Leroy Dzenga Features Writer
The future of postgraduate studies needs rethinking to avoid a situation where people will feel disenfranchised when the economy fails to appreciate their qualifications.
It has become fashionable for middle-aged professionals in Zimbabwe to pursue postgraduate qualifications, many of whom are sticking to the disciplines they studied in their first degree.
The choice to remain within a single field of speciality is appropriate for those who intend to work in academia, but those who want to sell services to industry may need to re-look at how they approach their academic progression.
Zimbabwe is pursuing Vision 2030, a policy approach which aims to turn the country into a middle income nation by the year 2030.
If the idea works as intended, Zimbabwe will move into this new classification — with an improved quality of life for its own people.
Newly-industrialised countries comprise of functional industry backed with small entities which feed into the niche markets.
For Zimbabwe, this translates to focus on capitalising on the existing pillars of the economy which include agriculture, mining, tourism, manufacturing and power generation.
All these industries are going to need graduates to play a part in the value addition function which will be central to developing the country further.
There is need for prospective and existing graduates to position themselves for absorption by critical industries.
For instance, if a person holds a degree in marketing it may not be enough for them to be relevant in an industrialising economy.
There maybe thousands more holding the same qualifications.
There is a need for them to gain knowledge on a specific industry to be of service to a particular niche.
So, instead of going for a masters degree to enhance their employment chances, a marketing honours may need to study for a degree or diploma in mining.
Combining their first degree in marketing and mining means they become holders of a hybrid competence in mineral marketing which makes them more attractive to employers in mining. The temptation to go straight to masters degree may be high in this age where people now study for self-actualisation, but it may not be the best decision for graduates who want to have unique abilities in their respective industries.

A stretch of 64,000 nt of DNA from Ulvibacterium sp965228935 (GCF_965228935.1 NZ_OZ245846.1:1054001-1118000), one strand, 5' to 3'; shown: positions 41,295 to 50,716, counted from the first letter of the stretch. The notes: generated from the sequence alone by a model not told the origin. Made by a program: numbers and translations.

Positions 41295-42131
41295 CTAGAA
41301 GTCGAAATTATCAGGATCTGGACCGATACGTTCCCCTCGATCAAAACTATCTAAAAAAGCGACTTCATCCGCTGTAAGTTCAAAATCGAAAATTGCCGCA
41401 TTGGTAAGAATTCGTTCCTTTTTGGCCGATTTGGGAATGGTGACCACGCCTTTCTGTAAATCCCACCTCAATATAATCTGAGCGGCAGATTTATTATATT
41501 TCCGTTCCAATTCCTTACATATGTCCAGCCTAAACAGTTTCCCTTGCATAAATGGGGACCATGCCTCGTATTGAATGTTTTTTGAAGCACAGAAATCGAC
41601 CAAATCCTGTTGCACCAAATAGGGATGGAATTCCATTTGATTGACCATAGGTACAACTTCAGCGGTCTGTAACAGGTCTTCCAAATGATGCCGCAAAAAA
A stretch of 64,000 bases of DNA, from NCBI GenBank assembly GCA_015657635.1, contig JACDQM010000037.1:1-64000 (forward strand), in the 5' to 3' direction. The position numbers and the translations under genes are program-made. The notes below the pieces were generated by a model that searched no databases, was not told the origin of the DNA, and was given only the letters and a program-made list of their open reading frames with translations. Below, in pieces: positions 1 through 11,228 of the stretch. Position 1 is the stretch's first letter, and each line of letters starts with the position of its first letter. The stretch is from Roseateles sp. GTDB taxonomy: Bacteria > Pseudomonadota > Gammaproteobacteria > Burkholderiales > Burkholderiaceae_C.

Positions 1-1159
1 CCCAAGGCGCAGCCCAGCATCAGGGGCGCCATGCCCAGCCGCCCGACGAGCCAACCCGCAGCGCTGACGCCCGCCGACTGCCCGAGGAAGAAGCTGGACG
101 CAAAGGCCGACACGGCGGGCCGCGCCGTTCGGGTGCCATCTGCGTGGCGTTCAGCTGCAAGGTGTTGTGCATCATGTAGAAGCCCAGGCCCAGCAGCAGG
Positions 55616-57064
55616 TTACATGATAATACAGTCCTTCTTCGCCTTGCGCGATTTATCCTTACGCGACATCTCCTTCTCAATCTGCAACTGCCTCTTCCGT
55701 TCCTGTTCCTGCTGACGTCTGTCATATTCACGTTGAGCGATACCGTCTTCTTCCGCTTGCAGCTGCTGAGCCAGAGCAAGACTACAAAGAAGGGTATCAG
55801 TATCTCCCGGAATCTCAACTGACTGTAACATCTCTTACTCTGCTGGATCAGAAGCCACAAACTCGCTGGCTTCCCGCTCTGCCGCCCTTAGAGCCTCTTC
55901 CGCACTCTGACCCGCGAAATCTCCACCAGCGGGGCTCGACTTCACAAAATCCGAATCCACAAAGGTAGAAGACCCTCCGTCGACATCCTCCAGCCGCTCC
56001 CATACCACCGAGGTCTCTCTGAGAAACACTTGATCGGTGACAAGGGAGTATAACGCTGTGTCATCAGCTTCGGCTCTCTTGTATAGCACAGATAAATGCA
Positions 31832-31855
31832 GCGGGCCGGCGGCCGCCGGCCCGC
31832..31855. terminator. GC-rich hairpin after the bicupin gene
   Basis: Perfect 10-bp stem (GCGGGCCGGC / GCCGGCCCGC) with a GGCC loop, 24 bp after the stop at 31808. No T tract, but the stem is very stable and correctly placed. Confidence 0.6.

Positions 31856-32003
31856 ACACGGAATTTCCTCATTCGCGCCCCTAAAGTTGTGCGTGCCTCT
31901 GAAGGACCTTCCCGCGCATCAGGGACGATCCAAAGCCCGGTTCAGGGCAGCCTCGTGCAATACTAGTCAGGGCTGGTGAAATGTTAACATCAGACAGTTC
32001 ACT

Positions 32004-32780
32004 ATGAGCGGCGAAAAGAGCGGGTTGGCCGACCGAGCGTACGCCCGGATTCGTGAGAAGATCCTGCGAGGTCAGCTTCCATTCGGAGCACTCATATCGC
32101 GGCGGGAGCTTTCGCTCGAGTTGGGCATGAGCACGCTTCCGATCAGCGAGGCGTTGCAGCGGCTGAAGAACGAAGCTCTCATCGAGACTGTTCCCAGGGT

There are two types of postgraduate degrees, one which leaves people technically competent in a certain field and the other which enhances a person’s theoretical grounding.
Both kinds of degrees are necessary, but fit aptly in economies at different stages. Technical competence or independently applicable knowledge allows individuals to make use of their knowledge profitably.
On the other hand, theoretical knowledge empowers people to produce information and identify problems which need solutions from a particular expertise.
The former favours growing economies, while the latter is more suited in service markets usually found in highly developed countries.
Zimbabwe recently released the 2018 national critical skills audit and the report showed that although there is a 94 percent literacy rate, there is a 38 percent competence rate in critical skills held by graduates.
This points to an opportunity to all existing graduates and those working towards academic qualifications to align their general skills with industry through second qualifications which feeds into sectors.
Specialised skills will be needed more than banal or one dimensional paper qualifications in the near future.
Universities will have to adjust their curriculum to the needs of the economy, but as they gradually respond, those who channel their expertise into sectors stand to benefit.
The Zimbabwe of tomorrow will need more economists who specialise in agriculture, mining, agro-processing, tourism and other critical areas.
Specialisation is now key as opposed to general qualifications.
With vision 2030 already in motion, the future belongs to those who are ready to specialise in a particular niche than merely accumulating paper qualifications for their own sake.